With landmark bill, Thailand moves closer to legalise same-sex marriage

Bangkok [Thailand]: In a landmark development, the Thai Parliament on Wednesday overwhelmingly passed the bill legalising same-sex marriage on Wednesday, bringing Thailand closer to becoming the first Southeast-Asian country to recognise equality, the New York Times reported.

The bill, which passed by 400 votes to 10, with a handful of abstentions, will now head to the Senate. If it passes there, and if approved by Thailand’s king, the country would become the first in Southeast Asia to recognize same-sex marriages.

Notably, in Asia more broadly, only Taiwan and Nepal have done so.

Thailand’s bill describes marriage as a “partnership between two individuals”, rather than between a woman and a man.

It will also give LGBTQ couples equal rights to various tax savings, the ability to inherit property, and the power to give medical treatment consent for partners who are incapacitated. The draft will also grant adoption rights. Thai law currently allows only heterosexual couples to adopt, although single women can adopt children with special needs, the NYT reported.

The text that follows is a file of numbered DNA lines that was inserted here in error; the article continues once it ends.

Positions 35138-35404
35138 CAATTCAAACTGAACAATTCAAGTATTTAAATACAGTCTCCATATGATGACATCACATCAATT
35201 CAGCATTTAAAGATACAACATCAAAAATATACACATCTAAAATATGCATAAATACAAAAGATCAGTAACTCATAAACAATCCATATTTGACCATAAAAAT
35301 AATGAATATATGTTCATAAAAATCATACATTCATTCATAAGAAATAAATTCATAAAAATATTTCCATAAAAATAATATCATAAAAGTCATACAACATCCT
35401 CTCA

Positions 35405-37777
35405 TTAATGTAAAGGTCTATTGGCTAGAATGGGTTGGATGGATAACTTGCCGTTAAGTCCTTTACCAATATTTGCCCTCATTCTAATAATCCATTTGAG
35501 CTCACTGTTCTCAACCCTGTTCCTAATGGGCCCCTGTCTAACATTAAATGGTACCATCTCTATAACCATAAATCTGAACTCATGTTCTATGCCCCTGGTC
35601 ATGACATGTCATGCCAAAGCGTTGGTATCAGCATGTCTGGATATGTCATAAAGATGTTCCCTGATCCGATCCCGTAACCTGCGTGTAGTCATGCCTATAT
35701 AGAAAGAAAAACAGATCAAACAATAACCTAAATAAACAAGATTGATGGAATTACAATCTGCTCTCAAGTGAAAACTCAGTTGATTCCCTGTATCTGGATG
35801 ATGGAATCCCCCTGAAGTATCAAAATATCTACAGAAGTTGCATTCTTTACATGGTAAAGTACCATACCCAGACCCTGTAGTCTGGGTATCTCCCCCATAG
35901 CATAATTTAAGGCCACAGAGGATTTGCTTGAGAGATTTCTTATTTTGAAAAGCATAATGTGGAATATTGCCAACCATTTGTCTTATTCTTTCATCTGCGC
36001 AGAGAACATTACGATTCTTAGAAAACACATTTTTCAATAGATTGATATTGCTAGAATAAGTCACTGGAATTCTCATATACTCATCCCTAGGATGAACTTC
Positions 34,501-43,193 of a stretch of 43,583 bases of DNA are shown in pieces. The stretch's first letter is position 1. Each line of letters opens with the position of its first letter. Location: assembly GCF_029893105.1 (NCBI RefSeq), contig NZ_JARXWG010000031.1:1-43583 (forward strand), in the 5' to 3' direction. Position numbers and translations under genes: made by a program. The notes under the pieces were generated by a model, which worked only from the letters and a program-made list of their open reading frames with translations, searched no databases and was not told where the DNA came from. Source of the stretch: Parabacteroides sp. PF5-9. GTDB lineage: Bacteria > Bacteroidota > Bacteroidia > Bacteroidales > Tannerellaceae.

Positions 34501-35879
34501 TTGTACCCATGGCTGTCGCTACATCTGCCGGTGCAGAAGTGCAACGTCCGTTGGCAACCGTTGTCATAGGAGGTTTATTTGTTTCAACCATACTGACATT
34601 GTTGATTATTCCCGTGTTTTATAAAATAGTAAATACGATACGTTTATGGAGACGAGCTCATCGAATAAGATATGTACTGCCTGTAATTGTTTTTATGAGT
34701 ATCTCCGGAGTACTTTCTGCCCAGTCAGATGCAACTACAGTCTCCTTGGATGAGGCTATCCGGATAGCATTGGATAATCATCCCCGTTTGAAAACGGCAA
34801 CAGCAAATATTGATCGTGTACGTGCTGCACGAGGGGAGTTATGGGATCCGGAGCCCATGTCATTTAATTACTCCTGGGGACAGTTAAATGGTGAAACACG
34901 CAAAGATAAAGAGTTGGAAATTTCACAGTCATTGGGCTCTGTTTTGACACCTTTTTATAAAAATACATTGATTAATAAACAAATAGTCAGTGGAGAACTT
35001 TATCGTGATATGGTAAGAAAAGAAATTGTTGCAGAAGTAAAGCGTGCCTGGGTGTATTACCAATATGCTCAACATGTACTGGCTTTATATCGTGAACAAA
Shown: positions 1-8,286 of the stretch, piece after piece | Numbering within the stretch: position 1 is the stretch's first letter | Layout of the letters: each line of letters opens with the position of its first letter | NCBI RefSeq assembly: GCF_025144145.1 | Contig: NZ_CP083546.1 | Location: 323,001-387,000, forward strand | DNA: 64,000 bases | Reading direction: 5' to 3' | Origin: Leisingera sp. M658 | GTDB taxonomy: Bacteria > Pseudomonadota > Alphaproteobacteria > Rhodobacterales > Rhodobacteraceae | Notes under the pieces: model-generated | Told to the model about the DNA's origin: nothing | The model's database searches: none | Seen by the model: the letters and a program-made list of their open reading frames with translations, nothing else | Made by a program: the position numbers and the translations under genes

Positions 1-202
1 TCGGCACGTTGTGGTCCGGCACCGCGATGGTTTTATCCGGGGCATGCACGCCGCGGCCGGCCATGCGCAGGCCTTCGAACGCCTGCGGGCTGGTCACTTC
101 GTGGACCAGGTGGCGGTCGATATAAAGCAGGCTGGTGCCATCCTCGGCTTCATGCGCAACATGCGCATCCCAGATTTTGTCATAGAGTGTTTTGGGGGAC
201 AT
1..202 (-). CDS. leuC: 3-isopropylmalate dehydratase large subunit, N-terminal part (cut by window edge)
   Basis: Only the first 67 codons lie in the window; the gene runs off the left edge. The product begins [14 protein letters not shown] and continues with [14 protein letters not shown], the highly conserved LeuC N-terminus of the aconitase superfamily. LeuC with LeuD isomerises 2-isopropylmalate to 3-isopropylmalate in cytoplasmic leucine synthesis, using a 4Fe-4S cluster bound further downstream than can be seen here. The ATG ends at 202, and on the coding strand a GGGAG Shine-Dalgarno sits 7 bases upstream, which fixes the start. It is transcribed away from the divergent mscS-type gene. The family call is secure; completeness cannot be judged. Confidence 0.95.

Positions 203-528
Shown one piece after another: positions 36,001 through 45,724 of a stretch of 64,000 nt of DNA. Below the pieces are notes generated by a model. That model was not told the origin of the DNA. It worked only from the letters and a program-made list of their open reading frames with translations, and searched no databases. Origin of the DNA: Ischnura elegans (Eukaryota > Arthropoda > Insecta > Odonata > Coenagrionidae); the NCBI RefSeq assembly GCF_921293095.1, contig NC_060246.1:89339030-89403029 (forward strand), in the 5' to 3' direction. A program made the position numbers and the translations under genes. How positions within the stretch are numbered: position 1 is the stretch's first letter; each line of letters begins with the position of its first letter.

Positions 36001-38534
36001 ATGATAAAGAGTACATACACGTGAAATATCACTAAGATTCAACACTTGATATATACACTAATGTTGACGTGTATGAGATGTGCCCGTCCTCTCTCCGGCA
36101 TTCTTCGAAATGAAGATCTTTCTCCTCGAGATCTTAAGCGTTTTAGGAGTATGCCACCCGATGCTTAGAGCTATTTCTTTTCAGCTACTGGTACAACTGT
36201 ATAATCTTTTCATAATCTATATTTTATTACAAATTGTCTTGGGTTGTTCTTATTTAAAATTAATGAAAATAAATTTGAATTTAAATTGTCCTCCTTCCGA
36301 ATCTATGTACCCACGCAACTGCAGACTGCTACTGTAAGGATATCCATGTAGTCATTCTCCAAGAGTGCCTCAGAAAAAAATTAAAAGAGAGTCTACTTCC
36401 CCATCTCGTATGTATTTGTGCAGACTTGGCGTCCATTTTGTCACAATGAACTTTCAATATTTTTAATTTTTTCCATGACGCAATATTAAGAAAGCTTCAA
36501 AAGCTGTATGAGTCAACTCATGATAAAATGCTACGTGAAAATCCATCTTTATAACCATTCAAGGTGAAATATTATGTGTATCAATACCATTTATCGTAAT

“The amendment of this law is for all Thai people. It is the starting point to create equality,” Danuphorn Punnakanta, a lawmaker who chairs the lower house’s committee on marriage equality, told Parliament. “We understand that this law is not a universal cure to every problem, but at least it’s the first step towards equality in Thai society.”

The legislation has been in the making for more than a decade, with obstacles stemming from political upheaval and disagreements as to the approach to take and what to include in the bill.

Last December, the Thai Parliament passed four proposed draft bills on same-sex marriage; one was put forward by Prime Minister Srettha Thavisin’s administration, and three additional versions by the Move Forward Party, the Democrat Party and the civil sector were considered. These four were combined into a single draft that was passed on Wednesday, NYT reported.

“This is the greatest victory,” said Nada Chaiyajit, a law lecturer at Mae Fah Luang University, Chiang Rai, who has supported the law from its beginnings. “We have been working hard with the committee. This is not only about LGBTQ, this is about everyone. Equality.”

Thailand is one of the most open places in the world for LGBTQ people, though some elements of its Buddhist-dominated culture are socially conservative.

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